I was wondering if the Kentucky Board of Education might be engaged in conversations that I was unaware of, so I asked KDE spokesperson Lisa Gross if she could recall the word "charter" even being mentioned in any discussions. She couldn't.
I do not recall that charters have ever come up in a discussion by the KBE.She adds that,
Kentucky currently has no legislation in place that would allow for charter schools.That's true, but it leaves one with the unmistakable feeling that there is a complete absence of leadership on this issue. That might be OK in a typical year, but the loss of federal funding to help Kentucky children is now at stake.
Shouldn't there at least be some preliminary discussions about how and under what circumstances charters might be created - and importantly - controlled? Shouldn't serious consideration be given to legislation that might pass constitutional scrutiny?
If Kentucky decides that charters are unconstitutional or otherwise inappropriate, it ought to be after a full debate. Doesn't Governor Steve Beshear owe that much consideration to the Democratic party standard bearer, President Barack Obama?
Ignoring the feds while hoping that Obama's push for charters will simply go away is foolish.
Education Secretary Arne Duncan is asking for movement on the issue but the Board of Education is not even discussing it.
Despite the offer of federal funds, the governor did not include charters in his call for this June's special session, which is all about money.
Unless I've missed it, there are no discussions of the issue from the Prichard Committee, the Kentucky School Boards Association, the Kentucky Education Association or any of the alphabet education groups.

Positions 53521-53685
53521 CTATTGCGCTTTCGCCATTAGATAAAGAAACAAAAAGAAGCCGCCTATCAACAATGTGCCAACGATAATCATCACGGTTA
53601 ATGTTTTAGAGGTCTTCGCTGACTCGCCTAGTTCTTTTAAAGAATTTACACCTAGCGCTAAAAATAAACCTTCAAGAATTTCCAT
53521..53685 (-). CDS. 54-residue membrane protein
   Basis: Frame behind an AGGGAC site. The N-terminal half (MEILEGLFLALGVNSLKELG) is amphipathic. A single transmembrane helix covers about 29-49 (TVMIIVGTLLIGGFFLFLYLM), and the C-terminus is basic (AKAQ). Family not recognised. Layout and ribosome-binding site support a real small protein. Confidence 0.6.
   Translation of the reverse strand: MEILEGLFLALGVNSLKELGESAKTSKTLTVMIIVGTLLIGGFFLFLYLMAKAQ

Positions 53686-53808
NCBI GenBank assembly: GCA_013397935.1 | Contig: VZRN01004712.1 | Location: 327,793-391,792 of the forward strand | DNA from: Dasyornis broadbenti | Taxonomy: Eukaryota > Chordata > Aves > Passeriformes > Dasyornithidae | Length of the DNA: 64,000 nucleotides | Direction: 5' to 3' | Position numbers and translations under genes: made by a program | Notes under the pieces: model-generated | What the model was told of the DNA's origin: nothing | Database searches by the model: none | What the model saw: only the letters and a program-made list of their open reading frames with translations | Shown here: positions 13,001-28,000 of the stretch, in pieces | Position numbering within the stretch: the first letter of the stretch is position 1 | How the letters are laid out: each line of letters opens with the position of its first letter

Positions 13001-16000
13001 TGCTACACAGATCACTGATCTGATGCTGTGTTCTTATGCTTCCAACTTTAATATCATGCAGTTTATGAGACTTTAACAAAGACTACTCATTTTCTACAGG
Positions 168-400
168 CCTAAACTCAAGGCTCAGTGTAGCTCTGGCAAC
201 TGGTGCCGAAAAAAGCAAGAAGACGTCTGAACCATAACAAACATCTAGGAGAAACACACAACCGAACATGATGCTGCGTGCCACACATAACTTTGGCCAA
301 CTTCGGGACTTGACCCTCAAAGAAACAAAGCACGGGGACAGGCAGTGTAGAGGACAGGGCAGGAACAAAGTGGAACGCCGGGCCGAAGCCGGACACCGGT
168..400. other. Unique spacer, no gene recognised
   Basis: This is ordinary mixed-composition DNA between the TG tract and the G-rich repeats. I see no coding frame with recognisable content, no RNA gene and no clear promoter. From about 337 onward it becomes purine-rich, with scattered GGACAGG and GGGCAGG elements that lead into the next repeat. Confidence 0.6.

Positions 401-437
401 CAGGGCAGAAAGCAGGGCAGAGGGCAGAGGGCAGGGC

So the House and Senate Education committees ought to put this on their agendas at the earliest opportunity. It is actually the legislature's responsibility after all.
This from Politics K-12:
Education Secretary Arne Duncan is keeping up his high-profile pressure campaign on states he deems unfriendly to charter schools.
This afternoon, in a conference call with education reporters (and some charter school groups), he explained once again that states that don't allow charters to open and those that impose caps on the number of schools will be at a "competitive disadvantage" when he starts to dole out $4.35 billion in Race to the Top discretionary grant dollars later this year.
He wasn't willing, however, to be terribly specific about how much weight he'll assign to states' charter friendliness. Only that "we’re going to have an absolutely simple, and transparent application process," with "a clear series of questions and clear points assigned."
The only thing that seems clear right now is that Kentucky won't be ready to compete.